Occupation Museum, Aarhus
The facade of the Occupation Museum
|Location||Mathilde Fibigers Have 2, |
The Occupation Museum (Danish: Besættelsesmuseet) in Aarhus, Denmark is history museum dedicated to the history of Aarhus during the occupation by Germany during the Second World War. The museum is situated in the historical centre, the Latin Quarter, in Midtbyen and shares the building of the Women's Museum. The building is a listed structure and it is the former city hall and police station of the city, constructed in 1856-57. During the war it served as the Gestapo headquarters for Jutland after the university buildings where the Gestapo had previously been housed were destroyed during an air raid by the Royal Air Force.
The focus of the museum is major events in Aarhus during the war especially the Aarhus Air Raid, the 1944 explosion in the Port of Aarhus, the activities of the prolific informant Grethe Bartram and the resistance movement in general. The museum exhibition make use of the history of the building as a place of interrogation and torture to tell the story of the events of the war. The cells are furnished with original items and equipment and the torture implements used at the time are on display. The exhibition features an extensive array of items from the 1940-45 period such as uniforms, weapons, mines, tools, passes and German, English and Danish propaganda.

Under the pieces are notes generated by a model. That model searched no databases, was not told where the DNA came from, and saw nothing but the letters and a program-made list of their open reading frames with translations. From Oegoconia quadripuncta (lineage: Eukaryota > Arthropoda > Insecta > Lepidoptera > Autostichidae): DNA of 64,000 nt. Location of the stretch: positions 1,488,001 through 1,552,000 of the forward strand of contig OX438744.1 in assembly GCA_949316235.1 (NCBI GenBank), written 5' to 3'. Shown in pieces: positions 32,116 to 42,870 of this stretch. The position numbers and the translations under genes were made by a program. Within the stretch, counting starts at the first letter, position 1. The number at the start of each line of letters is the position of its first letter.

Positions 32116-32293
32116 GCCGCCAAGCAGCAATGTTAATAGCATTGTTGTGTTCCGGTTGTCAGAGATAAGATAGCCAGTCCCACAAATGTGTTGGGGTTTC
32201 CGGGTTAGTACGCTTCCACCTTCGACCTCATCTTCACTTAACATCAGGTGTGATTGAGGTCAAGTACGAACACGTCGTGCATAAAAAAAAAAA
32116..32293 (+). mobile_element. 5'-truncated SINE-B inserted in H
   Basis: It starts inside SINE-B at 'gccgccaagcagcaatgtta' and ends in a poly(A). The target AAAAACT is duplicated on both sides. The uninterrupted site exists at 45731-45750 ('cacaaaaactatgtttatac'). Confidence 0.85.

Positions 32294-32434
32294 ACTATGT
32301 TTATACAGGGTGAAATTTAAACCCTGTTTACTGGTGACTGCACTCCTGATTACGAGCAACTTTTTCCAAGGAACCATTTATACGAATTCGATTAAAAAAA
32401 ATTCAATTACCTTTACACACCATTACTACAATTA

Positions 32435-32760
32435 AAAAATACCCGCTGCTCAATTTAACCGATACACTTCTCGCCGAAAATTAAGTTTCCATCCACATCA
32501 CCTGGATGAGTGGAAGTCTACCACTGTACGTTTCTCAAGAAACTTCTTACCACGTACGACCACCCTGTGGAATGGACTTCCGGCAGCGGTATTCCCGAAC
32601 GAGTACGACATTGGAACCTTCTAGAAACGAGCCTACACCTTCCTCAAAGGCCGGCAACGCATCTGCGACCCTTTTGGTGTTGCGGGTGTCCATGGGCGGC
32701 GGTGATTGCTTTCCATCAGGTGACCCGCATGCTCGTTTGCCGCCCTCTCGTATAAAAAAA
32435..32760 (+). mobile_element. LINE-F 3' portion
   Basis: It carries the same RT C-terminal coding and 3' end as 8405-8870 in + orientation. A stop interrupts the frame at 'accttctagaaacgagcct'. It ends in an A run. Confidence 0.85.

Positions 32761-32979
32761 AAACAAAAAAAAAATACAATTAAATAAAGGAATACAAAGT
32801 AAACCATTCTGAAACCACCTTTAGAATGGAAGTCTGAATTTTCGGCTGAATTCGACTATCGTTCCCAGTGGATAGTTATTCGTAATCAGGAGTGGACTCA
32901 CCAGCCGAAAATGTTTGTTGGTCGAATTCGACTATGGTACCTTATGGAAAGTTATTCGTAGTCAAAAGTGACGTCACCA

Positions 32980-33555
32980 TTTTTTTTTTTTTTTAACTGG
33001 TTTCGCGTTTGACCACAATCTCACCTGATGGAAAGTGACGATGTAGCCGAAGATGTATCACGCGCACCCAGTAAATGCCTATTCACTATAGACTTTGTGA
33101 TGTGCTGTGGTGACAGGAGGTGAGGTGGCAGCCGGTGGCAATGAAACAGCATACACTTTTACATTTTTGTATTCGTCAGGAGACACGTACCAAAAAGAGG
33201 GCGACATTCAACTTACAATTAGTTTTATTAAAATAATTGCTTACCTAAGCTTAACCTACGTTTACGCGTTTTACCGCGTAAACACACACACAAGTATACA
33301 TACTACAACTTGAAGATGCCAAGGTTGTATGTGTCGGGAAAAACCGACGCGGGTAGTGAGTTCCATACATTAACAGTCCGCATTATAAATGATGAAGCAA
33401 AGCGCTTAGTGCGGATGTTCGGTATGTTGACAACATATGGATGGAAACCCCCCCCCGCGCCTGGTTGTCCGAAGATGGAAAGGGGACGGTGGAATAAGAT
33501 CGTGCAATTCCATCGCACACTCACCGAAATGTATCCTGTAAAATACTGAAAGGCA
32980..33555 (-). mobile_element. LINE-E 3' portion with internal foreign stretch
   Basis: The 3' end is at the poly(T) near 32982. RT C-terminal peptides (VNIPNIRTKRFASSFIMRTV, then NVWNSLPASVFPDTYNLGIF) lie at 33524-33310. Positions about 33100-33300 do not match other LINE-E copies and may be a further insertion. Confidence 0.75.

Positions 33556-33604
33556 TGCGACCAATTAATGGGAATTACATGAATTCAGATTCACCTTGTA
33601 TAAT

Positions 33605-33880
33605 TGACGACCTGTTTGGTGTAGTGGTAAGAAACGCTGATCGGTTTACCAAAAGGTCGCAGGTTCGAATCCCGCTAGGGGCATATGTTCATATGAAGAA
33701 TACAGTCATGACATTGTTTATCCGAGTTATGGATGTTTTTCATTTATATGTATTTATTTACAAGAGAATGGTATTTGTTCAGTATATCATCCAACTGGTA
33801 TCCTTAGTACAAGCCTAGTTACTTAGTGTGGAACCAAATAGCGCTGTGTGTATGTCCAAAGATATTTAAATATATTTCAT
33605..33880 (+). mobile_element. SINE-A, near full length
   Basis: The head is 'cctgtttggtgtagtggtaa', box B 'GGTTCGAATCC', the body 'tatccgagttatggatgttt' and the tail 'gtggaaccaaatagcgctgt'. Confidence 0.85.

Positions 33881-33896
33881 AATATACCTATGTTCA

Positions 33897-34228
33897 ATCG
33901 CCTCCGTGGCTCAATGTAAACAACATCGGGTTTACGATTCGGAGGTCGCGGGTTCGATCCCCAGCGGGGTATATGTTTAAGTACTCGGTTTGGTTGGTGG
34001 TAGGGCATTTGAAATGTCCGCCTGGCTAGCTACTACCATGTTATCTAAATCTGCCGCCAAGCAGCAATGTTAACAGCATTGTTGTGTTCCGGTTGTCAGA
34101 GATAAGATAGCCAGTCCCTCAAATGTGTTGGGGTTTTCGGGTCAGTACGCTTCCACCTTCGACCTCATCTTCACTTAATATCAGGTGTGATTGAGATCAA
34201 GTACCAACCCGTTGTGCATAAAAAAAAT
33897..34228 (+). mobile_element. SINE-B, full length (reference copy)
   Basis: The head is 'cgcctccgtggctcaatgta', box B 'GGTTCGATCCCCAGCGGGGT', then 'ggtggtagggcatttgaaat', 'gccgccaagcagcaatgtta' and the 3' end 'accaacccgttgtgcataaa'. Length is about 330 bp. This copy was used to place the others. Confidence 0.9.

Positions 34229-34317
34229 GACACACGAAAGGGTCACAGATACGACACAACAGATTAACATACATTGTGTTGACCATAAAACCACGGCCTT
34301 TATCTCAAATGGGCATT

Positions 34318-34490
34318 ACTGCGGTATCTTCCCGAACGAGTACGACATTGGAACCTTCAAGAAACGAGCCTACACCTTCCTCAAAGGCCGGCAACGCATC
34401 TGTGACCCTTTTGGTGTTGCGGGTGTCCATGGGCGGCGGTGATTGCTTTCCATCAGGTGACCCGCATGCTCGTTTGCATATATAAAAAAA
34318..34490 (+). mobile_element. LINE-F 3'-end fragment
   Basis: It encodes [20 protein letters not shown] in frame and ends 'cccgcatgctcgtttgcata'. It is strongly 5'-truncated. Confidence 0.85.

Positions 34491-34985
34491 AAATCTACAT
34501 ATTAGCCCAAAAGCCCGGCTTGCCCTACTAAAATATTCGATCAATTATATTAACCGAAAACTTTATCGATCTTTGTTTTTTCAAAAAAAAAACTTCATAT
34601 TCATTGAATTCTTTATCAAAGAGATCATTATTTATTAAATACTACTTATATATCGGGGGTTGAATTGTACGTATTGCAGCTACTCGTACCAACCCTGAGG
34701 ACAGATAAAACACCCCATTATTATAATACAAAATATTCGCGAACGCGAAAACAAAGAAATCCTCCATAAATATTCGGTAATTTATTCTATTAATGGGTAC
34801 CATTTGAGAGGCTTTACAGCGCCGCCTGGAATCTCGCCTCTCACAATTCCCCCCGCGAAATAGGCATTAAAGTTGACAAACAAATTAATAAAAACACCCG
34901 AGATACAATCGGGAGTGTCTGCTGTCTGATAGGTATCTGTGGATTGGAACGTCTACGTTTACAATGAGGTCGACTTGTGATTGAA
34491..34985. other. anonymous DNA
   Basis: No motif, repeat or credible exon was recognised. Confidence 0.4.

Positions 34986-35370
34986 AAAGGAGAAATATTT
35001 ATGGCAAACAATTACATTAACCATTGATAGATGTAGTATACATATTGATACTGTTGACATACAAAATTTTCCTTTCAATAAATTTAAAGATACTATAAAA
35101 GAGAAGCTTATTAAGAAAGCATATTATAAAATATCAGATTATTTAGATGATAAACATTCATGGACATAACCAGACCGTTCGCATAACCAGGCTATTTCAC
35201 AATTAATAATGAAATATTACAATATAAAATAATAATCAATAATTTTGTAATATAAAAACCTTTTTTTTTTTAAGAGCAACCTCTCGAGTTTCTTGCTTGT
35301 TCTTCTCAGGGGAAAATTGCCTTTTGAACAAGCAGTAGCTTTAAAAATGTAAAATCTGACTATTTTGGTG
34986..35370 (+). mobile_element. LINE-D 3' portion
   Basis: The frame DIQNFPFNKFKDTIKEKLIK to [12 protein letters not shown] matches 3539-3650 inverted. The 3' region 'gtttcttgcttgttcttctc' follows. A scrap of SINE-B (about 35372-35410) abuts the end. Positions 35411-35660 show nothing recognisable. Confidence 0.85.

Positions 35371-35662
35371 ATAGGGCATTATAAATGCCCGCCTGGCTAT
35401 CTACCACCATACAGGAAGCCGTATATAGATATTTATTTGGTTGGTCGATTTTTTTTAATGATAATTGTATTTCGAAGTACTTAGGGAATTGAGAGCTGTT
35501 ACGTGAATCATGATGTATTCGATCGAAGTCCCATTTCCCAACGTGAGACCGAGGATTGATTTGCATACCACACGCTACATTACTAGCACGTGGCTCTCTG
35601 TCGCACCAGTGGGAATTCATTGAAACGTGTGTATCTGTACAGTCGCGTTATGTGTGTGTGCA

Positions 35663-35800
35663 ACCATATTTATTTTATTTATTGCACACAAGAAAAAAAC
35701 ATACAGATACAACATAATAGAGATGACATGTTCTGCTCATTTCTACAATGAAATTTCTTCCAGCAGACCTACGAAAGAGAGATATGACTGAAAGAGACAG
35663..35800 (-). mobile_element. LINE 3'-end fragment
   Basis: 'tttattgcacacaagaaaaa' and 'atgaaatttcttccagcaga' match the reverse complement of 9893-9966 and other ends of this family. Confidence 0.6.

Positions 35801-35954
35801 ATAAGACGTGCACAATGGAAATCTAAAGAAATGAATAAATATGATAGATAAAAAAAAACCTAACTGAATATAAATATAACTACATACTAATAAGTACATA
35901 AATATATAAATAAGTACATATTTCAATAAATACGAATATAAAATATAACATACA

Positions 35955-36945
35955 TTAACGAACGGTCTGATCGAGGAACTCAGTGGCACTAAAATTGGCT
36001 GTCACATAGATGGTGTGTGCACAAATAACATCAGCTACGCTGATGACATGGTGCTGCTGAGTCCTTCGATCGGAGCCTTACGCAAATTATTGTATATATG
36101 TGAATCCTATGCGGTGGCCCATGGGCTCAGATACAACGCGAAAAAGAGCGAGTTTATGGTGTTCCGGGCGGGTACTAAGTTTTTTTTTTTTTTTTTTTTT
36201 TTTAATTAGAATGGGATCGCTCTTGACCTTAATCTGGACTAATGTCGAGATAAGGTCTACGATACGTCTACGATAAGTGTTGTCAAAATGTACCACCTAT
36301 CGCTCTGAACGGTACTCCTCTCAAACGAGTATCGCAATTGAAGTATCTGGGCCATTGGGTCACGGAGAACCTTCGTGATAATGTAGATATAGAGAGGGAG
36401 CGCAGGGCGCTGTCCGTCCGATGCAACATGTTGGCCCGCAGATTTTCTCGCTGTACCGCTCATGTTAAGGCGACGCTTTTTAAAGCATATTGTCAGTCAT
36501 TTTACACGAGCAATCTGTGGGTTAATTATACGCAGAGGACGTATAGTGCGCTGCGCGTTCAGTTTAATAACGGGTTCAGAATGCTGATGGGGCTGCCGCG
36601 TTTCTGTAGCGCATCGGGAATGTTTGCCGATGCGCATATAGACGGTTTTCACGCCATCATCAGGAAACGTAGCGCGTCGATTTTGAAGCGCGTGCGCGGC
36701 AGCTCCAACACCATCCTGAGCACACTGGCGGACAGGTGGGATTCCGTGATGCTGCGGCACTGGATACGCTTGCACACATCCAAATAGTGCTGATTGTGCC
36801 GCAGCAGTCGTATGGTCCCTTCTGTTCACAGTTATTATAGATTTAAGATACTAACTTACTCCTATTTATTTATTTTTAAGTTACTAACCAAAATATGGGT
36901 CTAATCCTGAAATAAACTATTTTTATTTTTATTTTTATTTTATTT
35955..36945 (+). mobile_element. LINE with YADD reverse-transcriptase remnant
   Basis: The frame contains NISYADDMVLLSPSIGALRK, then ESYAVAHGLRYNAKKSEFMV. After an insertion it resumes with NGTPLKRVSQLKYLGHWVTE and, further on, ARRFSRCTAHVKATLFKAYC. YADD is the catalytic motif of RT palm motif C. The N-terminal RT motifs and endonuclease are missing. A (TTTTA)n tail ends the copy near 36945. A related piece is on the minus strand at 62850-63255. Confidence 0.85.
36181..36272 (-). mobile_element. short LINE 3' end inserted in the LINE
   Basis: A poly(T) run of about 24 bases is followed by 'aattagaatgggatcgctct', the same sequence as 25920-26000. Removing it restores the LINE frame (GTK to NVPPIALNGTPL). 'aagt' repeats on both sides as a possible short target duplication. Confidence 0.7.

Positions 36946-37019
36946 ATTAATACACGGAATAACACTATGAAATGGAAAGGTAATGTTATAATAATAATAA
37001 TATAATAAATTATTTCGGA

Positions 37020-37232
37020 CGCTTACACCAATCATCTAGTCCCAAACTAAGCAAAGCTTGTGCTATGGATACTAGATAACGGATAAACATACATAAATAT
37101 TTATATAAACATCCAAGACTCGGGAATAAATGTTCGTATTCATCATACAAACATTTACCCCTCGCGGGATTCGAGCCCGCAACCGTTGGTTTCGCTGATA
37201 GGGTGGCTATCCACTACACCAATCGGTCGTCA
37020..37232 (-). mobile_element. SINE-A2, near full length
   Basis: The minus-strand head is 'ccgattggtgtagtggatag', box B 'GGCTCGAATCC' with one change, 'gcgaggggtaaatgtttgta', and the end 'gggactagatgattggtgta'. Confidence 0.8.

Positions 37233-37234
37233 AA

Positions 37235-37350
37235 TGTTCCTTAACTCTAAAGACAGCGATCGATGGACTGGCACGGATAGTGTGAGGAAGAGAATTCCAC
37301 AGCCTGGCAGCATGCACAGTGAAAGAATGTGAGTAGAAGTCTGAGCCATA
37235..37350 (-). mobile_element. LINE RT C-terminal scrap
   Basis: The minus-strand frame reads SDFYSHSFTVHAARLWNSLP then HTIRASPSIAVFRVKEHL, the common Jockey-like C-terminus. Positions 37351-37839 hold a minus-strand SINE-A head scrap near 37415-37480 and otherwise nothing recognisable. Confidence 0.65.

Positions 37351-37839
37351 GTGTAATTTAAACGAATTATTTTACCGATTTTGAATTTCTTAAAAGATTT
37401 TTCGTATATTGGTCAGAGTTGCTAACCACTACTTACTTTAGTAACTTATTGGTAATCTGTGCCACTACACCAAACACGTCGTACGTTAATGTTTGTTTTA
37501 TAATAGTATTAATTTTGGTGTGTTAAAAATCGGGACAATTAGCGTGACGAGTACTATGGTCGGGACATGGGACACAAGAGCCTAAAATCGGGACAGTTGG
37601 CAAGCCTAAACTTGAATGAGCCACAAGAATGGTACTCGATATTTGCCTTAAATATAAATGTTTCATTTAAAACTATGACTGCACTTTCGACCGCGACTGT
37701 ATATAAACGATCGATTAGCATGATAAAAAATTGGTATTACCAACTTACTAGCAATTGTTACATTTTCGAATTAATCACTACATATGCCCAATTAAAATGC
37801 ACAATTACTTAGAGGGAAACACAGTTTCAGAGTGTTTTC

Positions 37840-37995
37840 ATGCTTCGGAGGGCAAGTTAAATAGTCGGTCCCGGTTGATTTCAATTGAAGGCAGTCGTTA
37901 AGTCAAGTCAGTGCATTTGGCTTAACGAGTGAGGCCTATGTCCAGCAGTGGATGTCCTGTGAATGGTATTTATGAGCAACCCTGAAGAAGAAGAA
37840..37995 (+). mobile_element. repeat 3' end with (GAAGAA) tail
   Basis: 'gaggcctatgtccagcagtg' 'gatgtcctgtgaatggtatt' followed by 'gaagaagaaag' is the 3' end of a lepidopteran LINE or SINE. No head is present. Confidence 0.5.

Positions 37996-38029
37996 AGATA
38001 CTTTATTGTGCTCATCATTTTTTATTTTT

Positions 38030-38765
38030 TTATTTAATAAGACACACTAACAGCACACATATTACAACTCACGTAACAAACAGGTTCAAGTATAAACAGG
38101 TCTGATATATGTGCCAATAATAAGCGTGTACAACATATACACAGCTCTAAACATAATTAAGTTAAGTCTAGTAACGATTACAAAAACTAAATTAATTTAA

The Occupation Museum is run by volunteers and the only revenue comes from ticket sales and donations from private individuals and organizations. In 2003 the museum went into a partnership with the museum Bymuseet and in 2008 the museum administrations were merged. In 2010 Bymuseet moved to The Old Town.
- "Aarhus Rådhus (Domkirkepladsen)" (in Danish). Aarhus State Archives. Retrieved 8 September 2015.
- "Front page" (in Danish). Occupation Museum. Retrieved 8 September 2015.
- "Besaettelsesmuseet i aarhus 1940-45" (in Danish). Aarhus Municipality through VisitAarhus. Retrieved 8 September 2015.
- "Den Gamle By" (in Danish). Jyllandsposten. Retrieved 8 September 2015.
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